Nutrition And Dental Hygiene: What’s The Connection?

Smiling woman biting a green apple in our dental hygiene diploma program

There is no denying the role that nutrition plays in maintaining dental hygiene. As taught in dental hygiene courses, proper dental hygiene goes beyond brushing and flossing – it is also related to our food choices. The food we eat daily, our eating habits, and the quality of our diet contribute immensely to the state of our teeth and general dental health. Many foods contain sugary and acidic compounds that progressively harm the teeth. 

These compounds attack the gums, enamels, and other parts of the teeth, leaving cavities, plaques, and other traces of tooth decay. Here, we’ll draw a parallel between the foods we consume and dental hygiene. Here are three ways to understand the connection between nutrition and food decay. 

1. Sugar and Tooth Decay

As the human teeth break down food particles into bits that the body can process, they interact with the carbohydrates, acids, vitamins, and minerals contained in the foods. In most cases, the sugar-containing compounds rub off the teeth much more than others and cause many problems associated with the teeth.  

Sugar is inarguably one of the biggest causes of tooth decay. The bacteria in our mouths feed on the sugar in foods and drinks, producing certain unwanted acids. These acids wear out tooth enamel and create cavities in the teeth before causing various degrees of tooth decay. This is why limiting the intake of sugary snacks and beverages is essential. 

Dentists advise taking foods rich in proteins, vitamins, calcium, and other tooth-friendly compounds. We can improve our dental health and overall wellness by including these foods in our regular diets.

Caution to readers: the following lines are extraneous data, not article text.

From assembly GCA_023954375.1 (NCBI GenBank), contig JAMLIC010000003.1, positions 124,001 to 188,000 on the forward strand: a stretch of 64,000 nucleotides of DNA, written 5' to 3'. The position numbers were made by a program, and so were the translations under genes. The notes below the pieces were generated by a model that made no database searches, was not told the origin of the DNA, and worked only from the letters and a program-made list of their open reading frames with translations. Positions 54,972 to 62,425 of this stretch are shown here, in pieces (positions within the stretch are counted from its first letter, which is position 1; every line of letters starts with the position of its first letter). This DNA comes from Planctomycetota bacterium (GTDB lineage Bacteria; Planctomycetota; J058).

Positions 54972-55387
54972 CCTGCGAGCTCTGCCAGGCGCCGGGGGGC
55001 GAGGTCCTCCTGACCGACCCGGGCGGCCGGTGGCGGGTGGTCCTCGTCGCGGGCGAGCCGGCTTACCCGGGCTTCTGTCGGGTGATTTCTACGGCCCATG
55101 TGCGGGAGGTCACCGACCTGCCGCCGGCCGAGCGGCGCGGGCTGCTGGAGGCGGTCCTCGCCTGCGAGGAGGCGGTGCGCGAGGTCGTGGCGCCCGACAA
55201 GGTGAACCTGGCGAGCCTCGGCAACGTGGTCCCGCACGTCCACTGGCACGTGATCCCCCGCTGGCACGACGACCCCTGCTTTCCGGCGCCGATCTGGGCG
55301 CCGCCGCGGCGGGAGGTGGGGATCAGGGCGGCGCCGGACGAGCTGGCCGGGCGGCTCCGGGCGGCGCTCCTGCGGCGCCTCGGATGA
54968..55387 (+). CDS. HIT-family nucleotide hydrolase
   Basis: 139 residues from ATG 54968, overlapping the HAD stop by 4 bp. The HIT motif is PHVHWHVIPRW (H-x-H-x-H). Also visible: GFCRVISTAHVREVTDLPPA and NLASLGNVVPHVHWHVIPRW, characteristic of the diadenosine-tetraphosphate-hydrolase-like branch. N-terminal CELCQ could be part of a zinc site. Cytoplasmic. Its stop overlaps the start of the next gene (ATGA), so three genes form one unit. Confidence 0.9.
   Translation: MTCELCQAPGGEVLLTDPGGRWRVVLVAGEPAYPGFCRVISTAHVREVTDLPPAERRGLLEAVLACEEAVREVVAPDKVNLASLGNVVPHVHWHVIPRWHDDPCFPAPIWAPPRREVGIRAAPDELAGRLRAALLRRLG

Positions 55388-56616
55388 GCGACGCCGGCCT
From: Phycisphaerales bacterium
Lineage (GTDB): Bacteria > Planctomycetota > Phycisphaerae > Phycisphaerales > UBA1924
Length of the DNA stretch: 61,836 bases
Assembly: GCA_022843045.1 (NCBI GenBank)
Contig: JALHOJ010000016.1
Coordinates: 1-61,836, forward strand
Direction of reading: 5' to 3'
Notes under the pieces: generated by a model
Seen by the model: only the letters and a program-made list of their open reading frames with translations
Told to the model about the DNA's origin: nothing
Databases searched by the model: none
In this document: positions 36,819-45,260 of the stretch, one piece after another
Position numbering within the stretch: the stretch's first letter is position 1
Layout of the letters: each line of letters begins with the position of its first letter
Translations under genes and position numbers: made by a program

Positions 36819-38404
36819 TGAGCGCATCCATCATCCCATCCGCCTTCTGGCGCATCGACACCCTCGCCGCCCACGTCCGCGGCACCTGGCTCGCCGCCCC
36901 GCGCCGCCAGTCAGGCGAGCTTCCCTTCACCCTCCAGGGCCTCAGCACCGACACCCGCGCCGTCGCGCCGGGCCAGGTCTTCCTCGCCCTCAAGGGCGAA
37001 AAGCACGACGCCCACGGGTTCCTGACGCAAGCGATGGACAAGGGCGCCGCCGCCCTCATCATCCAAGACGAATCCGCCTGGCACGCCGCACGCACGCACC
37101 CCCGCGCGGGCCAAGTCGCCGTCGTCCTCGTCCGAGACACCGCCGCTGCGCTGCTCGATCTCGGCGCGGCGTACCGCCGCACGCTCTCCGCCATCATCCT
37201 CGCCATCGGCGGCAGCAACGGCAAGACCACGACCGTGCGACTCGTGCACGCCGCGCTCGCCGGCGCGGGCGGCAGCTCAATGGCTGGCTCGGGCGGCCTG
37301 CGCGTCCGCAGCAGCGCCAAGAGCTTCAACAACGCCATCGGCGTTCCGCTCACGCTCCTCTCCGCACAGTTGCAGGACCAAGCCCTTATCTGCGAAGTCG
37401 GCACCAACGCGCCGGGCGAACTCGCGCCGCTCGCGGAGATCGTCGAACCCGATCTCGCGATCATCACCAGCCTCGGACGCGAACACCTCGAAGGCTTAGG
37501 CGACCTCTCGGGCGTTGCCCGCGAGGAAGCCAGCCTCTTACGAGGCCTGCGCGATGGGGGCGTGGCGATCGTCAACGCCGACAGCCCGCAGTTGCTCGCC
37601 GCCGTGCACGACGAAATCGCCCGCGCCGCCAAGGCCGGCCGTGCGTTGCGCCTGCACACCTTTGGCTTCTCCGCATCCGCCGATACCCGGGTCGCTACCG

The effects of sugar on dental health, to be explored in our dental hygiene diploma program
As our dental hygiene diploma courses emphasize, sugar is one of the biggest causes of tooth decay.

2. Understanding Calcium and Strong Teeth in Your Dental Hygiene Career

The important role that minerals and calcium play in building strong teeth and bones must be considered. This fact is well-known to people studying dental hygiene diploma courses, but more people elsewhere are embracing this knowledge. This is why many food manufacturers promote their products as calcium-rich. 

The importance of calcium-rich nutrition to dental hygiene can be argued using children as a point of reference. Children need healthy, strong teeth and bones at the growing stage, and their guardians are mostly encouraged to give them foods rich in calcium for this purpose. 

Even at the adult level, calcium-rich foods are crucial to maintaining oral health. This is why oral hygienists constantly advocate foods like milk, cheese, yogurt, and leafy greens, which are rich in calcium. They help to strengthen the tooth enamel, leading to healthier gums and teeth.

Dentist examining a patient's teeth after completing their dental hygiene diploma program
Our dental hygiene diploma courses shine the spotlight on the importance of nutrition to dental hygiene.

3. Vitamins and Gum Health

The health of our gums depends on the type of foods we consume, and certain food compounds help protect the gums more than others. One such gum-friendly food compound is vitamins. People in dental hygiene career paths understand the role of vitamins like vitamin C in promoting healthy gums and overall dental hygiene. Vitamin C is most notably crucial for collagen production. This collagen helps maintain gum tissue’s integrity, keeping it healthy and in top shape. 

If you desire healthy, firm gums, you should include fruits like strawberries, bell peppers, and other vitamin-rich foods in your regular diet. You can also find them as dietary supplements, effective when taken regularly. These vitamins help to prevent gum disease and promote gum healing. So, consider adding a few minerals to the menu while planning your next feeding regimen. 

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